The Bitcoin blockchain is not absolutely immutable, it is probabilistically immutable.
We say this because the history of transactions (the blockchain) is secured by mining power, and mining success is a probabilistic. Given a certain amount of hashpower, we expect that we'll find a block within some certain amount of time - but it is possible to find the block on the first attempt, however incredibly unlikely that may be. So for an attacker to re-write history, we expect that they will need a majority of hashpower on the network, otherwise probability is working heavily against them. For more info see section 11 of the original bitcoin whitepaper.
So the finality of a transaction is related to what portion of hashpower is being controlled by 'honest miners'. Thankfully, there are heavy financial incentives for miners to behave honestly, and so after a decade of operation, we haven't seen a majority-attack against the network take place.
The DAO hack was a different situation: ethereum developers decided that rolling back the chain to erase the DAO hack (and all transactions that had happened since then) was a good idea. This led to an interesting conundrum: what is the real guarantee offered by a blockchain? Is it probabilistic immutability? Or is there more to it than that? How much does the human element weigh in, and control the outcome? Why did the Eth developers have such power?
This is an important test of one of the core tenants of a system like Bitcoin: does any group control the protocol? How large of a group is needed, before effecting a change becomes possible?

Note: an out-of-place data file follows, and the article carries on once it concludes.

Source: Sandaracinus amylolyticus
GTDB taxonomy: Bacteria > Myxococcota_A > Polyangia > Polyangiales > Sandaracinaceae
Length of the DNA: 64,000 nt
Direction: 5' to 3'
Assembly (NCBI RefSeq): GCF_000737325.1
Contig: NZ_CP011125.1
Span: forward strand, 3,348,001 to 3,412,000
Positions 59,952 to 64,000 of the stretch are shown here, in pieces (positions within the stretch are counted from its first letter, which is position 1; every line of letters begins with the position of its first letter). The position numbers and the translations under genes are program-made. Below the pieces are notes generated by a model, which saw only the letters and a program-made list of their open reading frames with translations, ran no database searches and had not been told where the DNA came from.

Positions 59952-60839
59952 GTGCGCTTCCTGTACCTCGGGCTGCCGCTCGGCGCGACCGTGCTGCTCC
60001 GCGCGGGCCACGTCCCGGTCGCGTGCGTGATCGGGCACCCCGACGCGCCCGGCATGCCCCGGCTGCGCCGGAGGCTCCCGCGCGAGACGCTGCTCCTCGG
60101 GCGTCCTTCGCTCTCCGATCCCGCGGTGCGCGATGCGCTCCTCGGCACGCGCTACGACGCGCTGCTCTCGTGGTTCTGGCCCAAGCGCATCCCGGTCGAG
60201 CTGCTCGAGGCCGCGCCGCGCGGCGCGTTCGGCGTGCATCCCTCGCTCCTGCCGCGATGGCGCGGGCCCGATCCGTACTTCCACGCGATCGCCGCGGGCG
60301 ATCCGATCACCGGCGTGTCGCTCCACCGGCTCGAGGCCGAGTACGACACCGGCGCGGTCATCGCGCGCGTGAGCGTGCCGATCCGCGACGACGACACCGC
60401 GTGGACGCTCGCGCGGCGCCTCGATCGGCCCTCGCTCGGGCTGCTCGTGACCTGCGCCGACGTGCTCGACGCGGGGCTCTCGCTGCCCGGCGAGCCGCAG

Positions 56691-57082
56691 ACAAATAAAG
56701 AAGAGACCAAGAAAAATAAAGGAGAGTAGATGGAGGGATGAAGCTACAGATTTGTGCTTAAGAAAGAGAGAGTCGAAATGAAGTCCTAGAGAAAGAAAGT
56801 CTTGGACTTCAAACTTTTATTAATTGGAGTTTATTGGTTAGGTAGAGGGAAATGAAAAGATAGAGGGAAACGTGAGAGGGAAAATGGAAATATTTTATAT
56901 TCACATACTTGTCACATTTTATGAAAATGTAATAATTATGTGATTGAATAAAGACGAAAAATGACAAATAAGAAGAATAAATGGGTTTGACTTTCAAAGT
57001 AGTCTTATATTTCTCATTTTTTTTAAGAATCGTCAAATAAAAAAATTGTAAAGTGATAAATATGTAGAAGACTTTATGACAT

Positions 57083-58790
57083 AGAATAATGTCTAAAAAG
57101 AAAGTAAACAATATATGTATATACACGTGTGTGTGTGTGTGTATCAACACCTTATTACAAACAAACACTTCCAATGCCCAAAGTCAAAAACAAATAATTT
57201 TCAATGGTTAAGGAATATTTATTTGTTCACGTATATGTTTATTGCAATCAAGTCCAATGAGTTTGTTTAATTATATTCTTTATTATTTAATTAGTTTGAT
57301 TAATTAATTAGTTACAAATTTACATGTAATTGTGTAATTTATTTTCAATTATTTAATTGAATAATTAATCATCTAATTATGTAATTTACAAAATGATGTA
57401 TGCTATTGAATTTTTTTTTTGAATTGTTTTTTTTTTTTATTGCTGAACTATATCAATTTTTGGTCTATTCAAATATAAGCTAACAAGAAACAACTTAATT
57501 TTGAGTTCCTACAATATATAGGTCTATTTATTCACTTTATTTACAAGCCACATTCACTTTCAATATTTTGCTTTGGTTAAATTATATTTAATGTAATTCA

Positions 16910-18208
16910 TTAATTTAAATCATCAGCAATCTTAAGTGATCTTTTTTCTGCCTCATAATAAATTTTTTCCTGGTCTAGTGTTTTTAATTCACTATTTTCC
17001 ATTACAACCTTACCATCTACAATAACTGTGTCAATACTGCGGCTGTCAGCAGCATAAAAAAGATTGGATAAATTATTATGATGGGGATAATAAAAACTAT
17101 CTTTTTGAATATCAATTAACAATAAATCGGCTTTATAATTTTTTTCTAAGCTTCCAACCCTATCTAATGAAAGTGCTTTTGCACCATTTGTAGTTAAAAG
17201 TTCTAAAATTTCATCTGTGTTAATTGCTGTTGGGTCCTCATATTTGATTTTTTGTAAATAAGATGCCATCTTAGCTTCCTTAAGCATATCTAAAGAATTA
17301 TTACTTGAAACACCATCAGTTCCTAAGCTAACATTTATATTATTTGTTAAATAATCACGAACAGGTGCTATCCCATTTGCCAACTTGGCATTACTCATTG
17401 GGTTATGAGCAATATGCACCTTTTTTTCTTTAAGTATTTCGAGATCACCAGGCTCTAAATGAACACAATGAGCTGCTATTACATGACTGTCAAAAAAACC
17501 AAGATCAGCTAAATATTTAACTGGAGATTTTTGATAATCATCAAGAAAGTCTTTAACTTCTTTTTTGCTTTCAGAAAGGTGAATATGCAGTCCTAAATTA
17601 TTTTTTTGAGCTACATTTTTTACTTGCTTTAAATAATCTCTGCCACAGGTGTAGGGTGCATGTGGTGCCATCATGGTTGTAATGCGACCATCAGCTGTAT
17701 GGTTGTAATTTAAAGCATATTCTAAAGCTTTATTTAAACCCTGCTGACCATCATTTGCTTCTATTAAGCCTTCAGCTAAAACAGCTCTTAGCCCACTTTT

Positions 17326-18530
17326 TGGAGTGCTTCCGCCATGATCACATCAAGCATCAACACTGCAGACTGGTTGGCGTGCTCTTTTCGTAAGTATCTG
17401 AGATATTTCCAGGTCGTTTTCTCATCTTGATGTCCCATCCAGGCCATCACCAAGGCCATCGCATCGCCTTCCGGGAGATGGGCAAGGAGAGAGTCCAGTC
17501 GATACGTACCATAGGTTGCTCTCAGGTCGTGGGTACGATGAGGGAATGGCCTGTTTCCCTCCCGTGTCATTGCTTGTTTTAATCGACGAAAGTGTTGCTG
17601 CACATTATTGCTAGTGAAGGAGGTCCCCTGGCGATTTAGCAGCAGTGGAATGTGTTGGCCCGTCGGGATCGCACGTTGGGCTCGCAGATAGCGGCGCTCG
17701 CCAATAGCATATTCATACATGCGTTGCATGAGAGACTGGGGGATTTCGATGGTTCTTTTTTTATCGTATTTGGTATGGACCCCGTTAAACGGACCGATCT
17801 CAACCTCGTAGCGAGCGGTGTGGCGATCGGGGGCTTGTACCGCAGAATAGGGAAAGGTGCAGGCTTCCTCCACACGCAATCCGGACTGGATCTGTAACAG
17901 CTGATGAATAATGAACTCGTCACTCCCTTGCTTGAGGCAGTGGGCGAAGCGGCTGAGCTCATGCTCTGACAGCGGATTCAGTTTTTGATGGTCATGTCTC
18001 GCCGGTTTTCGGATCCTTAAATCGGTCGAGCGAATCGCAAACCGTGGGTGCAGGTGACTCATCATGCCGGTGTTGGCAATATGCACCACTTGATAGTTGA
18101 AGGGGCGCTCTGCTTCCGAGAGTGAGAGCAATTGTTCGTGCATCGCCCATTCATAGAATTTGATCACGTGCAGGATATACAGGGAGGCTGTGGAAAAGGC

If every single bitcoin user decided that it was a good idea to change the protocol to include a mandatory cat image with every transaction, then it would be simple to make the change (after all, everyone already agrees, and will implement the change). However, if only a small portion of users want to make this change, then they will need to convince the rest that it is a good idea. As the network grows and more users come on board, this becomes increasingly difficult to accomplish.
For bitcoin (or any blockchain) to succeed, it is paramount that no small group is able to make these sorts of decisions unilaterally, otherwise that group would represent a huge threat to the network. If the group were compromised by a bad actor, they could wreck undue havoc on the network.
This is a crucially important point: having a large, decentralized network with many users makes it more difficult to enact change. If a network has a small number of users, it will be easier to convince a majority of them to make the change.
Looking at Bitcoin's history, we can see that it is extremely difficult to force a change onto the network. Some of the most influential businesses, persons, miners, and some developers pushed heavily for a change in the base block size in 2016/2017, but were unable to convince the majority of network users to go along with it, and thus failed.
Even the developers cannot unilaterally push a change onto the network. They can propose changes (including rolling the chain back), but if the users (ie those that run nodes) do not agree with the change, then the devs cannot force it through. The open source process involves a ton of peer review and is a transparent process that would be difficult to push a contentious change through. Anyone is free to propose a change, of course, but the onus is on the proposer to convince everyone else that it is a good idea.
As a user, you should want some guarantees that the system of money you are buying into will not be arbitrarily changed or rolled back at some point in the future. This means at least two things:
There is a large amount of mining power securing the network (and no large pool of hashpower that could be pointed at the network exists otherwise).
No small group of people can easily force a change onto the network.